It’s the start of January. It’s cold, it’s dreary and you’re probably feeling a bit ill and sluggish from overeating at Christmas. You’re sick of getting up in the morning darkness for your long commute to work. To add insult to injury, you’re a motorsport fan and you’re beginning to observe withdrawal symptoms from the winter break.
We feel your pain. Welcome to the first in a series of beginner’s guides to sports car racing events, designed to get you through your motorsport winter blues. So let’s get started – first up is the Creventic Dubai 24 Hours.
There’s a Dubai 24 Hours?
Indeed there is. The race is held every January at the Dubai Autodrome, and marks the start of the sports car and endurance racing season for the hardcore sports car fans. First run in 2006, the event was originally targeted at amateurs but now attracts professionals from all over the world. Organised by Dutch promoter Creventic, the Dubai 24 Hours is the opening round of the Creventic 24H Series.
What kind of cars are racing?
Everything. Ok, not everything but pretty close. Outside of the Nurburgring 24 Hour you will struggle to find a more diverse GT grid than in a Creventic series. At the front you will find factory backed GT3 cars such as the Mercedes-AMG, Audi R8 LMS, Porsche 911, and Lamborghini Huracán. Many of these cars enjoy factory support and may include drivers that would be more at home behind the wheel of a LMP1 prototype.
Behind the GT3 fights you’ll find an incredibly diverse field. There are classes for GT4 and for cars with a national homologation. What does that mean? It means McLarens, Aston Martins, BMWs and Porsches. If you enjoy the Ginetta Supercup races at BTCC events then you’re in luck, as the admittance of nationally homologated cars means Ginetta G50s and G55s in the mix.
Behind dedicated sports cars you start discovering hatchbacks and touring cars. The TCR regulations have done to touring car racing what GT3 regulations did to sports car racing. The explosive popularity of TCR means there are a lot of these cars floating about the motorsport world, including endurance racing. These little hatchbacks are easy to kit out for endurance races with extra headlights, air conditioning units and drinks bottles. Expect to find cars like the SEAT Leon, Audi RS3, Renault Clio (the one from BTCC support races), Honda Civic and Peugeot 208 GTI. Who doesn’t love a Peugeot GTI?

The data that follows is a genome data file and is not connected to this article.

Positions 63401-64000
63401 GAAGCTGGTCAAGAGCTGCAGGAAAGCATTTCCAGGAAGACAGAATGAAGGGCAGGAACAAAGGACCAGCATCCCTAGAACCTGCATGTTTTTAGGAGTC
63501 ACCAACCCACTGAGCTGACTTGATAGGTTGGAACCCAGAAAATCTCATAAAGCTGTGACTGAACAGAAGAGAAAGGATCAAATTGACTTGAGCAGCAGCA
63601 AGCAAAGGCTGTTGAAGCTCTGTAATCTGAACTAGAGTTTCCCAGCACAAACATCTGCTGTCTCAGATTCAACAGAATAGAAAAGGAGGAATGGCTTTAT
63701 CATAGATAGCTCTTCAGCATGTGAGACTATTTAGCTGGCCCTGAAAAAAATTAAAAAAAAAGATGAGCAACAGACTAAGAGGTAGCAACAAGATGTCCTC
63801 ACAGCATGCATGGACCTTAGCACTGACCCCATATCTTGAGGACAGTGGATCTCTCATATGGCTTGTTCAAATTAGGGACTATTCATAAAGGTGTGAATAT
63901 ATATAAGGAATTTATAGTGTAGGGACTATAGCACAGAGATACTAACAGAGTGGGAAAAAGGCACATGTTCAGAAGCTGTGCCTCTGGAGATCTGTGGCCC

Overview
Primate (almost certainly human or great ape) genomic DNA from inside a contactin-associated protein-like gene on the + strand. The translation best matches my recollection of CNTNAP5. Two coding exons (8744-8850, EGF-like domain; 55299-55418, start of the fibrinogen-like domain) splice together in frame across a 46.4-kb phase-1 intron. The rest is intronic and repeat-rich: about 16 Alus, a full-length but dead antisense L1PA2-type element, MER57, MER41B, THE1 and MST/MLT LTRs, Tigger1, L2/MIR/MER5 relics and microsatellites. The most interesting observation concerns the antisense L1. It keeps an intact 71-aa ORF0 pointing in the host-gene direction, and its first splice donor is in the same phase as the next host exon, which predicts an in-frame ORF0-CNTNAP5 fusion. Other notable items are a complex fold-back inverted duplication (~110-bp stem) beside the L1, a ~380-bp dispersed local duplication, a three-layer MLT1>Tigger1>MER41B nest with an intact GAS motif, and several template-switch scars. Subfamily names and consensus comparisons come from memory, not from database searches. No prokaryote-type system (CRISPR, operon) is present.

For those who prefer rares and exotics, Dubai has that covered too. A tube frame Ford Focus produced by MARC Cars Australia will make an appearance. Not satisfied with a standard Focus engine, the MARC Cars Ford Focus has a V8 wedged in the front. There’s a Ford GT on the entry list too – although not the one you’ll be used to seeing at Le Mans. Lamdba Performance have modified a GT3 spec Ford GT and are bringing it to Dubai.
Also on the grid is the crazy Renault RS01, KTM X-Bows, a Corvette ZR1, and something called a Lamera Cup. Who knew? Whatever your taste in sports cars, the Dubai 24 Hours has it covered.
Watch Nissan factor driver Jann Mardenborough take a class front row in a Nissan 370Z GT4.
What about drivers?
Although targeted at amateurs, the event has always attracted enough professional drivers to make the front of the field interesting. The first running of the event in 2006 was won by a car piloted by German legend Han-Joachim Stuck and Toto Wolff (yes, that Toto Wolff). Ex-F1 driver and DTM superstar Bernd Schneider is a regular in Creventic events, with 2 Dubai wins to his name.